This is a follow up post to my portfolios in December, link here if you would like to read it first. I use FreshGrade for my student portfolios and self-reflection but this can be done on any platform – Yes, including pen and paper!

Self-Reflection Criteria and Sentence Stems

Our self-reflections this year have four parts: assessment, justification, strength, and goal.

I have given sentence stems for each part of the assessment, although if students write their own sentences without the stems that is great. I find the sentence stems are very helpful for students when starting self-reflections, then some students quickly moved away from them whereas some students are still using the prescriptively.

Assessment: “For this learning goal I am ________ (fully meeting/approaching/etc) expectations”
Justification: “You can see this in_______” OR “I know this because _________”
Strength: “I want you to notice _______” OR “I am proud of my ___________”
Goal: “Next time I will ______” OR “A goal for me to work on is_________”

Building the Practice of Self-Reflection

Self-reflection is the most powerful part of portfolios this year but it hasn’t always been smooth. When we first started self-reflecting I had a few students who did an excellent job right away, many students who were going through the motions, and a few students who needed prompting just to include all four parts. As we moved through first term most students started to get into a rhythm with self-reflecting, but I found that sometimes being in a rhythm means there is less powerful thinking happening. I took a short break from posting to FreshGrade after winter holidays as I tried to wrap my head around making these reflections more powerful. I decided that we need to dive into looking at the practice of self-reflections as I teach other skills in the classroom.

You can access the Slide Deck I used here.

Step One: Review Expectations

Since it had been a while since our last self-reflection I made sure to start back at the basics.

Step Two: Use Student Examples

I went back through the portfolios and chose three student examples. I removed all evidence of student identification and fixed a few grammar/spelling errors so that students would be focused on the thinking and not the editing. For each student example, I read it out and had students partner talk to find the powerful thinking in each reflection. When using student examples I feel that it is important to focus on what is powerful and what they did well. None of these reflections are “perfect” but all three offered a piece to talk about that showed powerful thinking.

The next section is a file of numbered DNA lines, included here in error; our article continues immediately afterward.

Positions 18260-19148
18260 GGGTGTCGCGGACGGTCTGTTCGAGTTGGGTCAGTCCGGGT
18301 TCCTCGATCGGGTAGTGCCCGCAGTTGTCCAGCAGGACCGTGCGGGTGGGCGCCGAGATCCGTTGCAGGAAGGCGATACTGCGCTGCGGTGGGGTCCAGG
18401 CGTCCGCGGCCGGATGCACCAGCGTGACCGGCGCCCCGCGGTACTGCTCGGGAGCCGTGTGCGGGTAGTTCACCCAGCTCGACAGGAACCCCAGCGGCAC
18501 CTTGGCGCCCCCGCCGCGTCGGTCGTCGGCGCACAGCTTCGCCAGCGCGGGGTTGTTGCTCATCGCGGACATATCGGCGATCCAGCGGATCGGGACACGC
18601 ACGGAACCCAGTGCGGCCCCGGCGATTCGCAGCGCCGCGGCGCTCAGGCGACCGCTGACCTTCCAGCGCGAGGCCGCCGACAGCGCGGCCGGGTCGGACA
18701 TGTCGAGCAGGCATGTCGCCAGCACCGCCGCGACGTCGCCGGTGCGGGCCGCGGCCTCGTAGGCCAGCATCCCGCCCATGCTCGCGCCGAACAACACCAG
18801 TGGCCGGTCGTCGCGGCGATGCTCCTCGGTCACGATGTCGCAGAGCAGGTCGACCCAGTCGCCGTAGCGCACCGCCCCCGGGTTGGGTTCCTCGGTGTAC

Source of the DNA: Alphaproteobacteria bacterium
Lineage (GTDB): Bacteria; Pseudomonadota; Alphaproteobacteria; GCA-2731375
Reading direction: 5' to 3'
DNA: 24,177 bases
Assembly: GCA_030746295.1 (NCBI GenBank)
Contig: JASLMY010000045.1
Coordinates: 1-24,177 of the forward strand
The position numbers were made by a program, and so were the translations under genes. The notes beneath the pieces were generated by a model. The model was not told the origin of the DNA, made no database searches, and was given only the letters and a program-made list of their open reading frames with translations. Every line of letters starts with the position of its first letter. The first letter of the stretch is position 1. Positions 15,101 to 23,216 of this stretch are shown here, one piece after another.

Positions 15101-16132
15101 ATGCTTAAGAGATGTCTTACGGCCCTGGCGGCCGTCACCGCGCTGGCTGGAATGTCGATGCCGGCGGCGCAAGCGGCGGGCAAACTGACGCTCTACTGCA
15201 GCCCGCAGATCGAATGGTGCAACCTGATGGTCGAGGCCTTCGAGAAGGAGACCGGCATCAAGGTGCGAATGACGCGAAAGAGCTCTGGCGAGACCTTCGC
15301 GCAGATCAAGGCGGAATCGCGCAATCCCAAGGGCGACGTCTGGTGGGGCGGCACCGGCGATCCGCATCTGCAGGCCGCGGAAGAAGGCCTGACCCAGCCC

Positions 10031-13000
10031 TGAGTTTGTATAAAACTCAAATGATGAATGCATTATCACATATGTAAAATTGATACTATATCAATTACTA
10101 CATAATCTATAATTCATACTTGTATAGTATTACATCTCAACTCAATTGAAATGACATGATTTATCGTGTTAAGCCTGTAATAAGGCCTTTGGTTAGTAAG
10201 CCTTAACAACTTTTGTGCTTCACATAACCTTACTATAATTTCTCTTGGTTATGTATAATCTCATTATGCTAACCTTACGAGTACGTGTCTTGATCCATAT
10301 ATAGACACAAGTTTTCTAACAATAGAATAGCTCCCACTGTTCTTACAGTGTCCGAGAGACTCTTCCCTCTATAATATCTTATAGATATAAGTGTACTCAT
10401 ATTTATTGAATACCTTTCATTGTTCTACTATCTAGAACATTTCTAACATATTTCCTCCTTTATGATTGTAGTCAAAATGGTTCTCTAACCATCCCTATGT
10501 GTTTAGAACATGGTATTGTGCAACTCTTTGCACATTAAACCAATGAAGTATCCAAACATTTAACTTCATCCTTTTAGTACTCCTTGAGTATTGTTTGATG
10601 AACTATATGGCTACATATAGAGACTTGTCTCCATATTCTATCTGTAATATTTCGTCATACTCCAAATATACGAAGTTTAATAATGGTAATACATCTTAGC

For student example one (blue), the students discussed how the goal was realistic and would show a practical way to exceed expectations. They also discussed how the reflection was complete and easy to understand.

For student example two (green), the students discussed how the strength showed a good understanding of meeting a goal (this strength wasn’t a part of our criteria it was student directed). They also noticed how the student used the criteria to clearly support the assessment.

For student example three (yellow), the students thought there was really good language choice in the reflection and they noticed how the words came right out of our class criteria for the assignment. We also discussed how this student was able to pull out a lot of strengths in their work which shows they probably are exceeding expectations.

Co-Created Criteria for Self-Reflections

After we pulled out the powerful thinking from the student examples, we were ready to create our criteria for a powerful self-reflection. As always, student generated criteria is very important and places the ownership back on them. This slide only had the title on it and then I typed in the criteria as we went so that I could leave it displayed and later add it to our Google Classroom with the rest of our FreshGrade information.

In our criteria, I really loved the words that came out at the end: “creative, interesting, reflective, and thoughtful.” This was the area that I noticed really pushed students into thinking differently, and hopefully more deeply, when writing their self-reflections.

Practice, Practice, Practice

Right after we finished generating criteria students had two learning goals to reflect on. The incidental piece, that was probably most helpful, was that each of these learning goals had evidence already posted. I had taken pictures and uploaded earlier in the day for the two learning goals. By eliminating the need to add an artifact first, students were really able to focus on their reflections. The self-reflections were a lot more meaningful then previous ones and it was a good reminder of the importance of being explicit in our teaching.

And For the Sake of Honesty in Blogging…

I spent 10 minutes resetting passwords and reminding students of their log in information. Many students did not finish their self-reflections that afternoon, even though they had plenty of time to do so. A few students still needed me to sit next to them and prompt them for each sentence.

It’s not perfect but it’s progress.

My Goals

As I continue down this portfolio/self-reflection road, I want to find a way to upload learning goals more spaced out so that we don’t have reflection overload at the end of term. I also have strayed away from my initial intent of having students choose what to upload for each learning goal and become more prescriptive, especially in our Science/Social Studies which is more typically built around projects as artifacts of learning. I would like to find a balance where there is more student ownership but still the structure that is needed in grade 6.

As always it is a work in progress.

Please let me know in the comments how you use portfolios:
What works? What doesn’t? What are your goals?